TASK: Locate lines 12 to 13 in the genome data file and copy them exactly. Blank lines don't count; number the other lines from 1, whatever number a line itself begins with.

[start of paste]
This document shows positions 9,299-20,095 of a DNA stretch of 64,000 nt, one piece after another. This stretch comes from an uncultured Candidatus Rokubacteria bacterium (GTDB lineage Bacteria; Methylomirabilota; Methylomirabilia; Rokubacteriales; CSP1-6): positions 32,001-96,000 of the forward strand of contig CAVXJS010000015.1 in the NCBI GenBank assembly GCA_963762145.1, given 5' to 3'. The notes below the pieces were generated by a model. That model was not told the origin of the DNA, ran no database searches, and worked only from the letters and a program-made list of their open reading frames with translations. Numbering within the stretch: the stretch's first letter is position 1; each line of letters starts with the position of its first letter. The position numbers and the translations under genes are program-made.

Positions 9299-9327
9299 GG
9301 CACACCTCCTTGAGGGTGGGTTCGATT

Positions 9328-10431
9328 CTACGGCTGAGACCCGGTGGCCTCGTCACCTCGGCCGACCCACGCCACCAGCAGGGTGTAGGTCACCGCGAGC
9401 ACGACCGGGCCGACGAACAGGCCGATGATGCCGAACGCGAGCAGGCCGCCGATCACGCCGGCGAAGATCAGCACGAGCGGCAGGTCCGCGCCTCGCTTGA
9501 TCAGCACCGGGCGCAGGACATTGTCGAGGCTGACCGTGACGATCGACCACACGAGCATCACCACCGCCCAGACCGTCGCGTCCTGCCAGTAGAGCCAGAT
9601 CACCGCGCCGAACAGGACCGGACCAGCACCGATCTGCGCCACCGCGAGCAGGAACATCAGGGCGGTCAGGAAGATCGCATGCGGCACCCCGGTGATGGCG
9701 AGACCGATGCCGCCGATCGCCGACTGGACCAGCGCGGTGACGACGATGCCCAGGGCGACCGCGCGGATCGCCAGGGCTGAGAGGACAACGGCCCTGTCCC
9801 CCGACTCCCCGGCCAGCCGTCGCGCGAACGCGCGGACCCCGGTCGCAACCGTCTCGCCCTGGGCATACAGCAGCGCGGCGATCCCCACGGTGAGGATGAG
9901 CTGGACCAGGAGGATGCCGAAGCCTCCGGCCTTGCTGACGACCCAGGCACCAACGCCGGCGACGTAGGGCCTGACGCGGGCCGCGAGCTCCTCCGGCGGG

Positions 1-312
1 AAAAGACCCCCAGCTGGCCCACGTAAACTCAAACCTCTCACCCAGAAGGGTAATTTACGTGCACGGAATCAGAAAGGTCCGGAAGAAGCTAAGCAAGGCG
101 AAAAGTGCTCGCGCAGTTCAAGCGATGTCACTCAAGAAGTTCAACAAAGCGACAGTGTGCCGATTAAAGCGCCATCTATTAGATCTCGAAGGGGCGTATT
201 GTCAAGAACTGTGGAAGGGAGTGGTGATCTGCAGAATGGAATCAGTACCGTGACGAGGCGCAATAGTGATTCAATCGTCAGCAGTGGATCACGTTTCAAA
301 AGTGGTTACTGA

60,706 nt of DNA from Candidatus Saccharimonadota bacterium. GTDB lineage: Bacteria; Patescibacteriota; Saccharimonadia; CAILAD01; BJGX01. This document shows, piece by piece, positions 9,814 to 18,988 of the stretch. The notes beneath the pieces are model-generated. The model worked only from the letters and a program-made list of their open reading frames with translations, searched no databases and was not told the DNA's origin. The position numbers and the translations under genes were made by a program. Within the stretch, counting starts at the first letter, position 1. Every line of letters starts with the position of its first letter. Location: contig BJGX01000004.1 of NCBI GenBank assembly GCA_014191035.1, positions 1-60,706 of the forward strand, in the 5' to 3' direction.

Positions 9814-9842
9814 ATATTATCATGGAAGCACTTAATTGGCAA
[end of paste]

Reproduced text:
9901 CTGGACCAGGAGGATGCCGAAGCCTCCGGCCTTGCTGACGACCCAGGCACCAACGCCGGCGACGTAGGGCCTGACGCGGGCCGCGAGCTCCTCCGGCGGG

Positions 1-312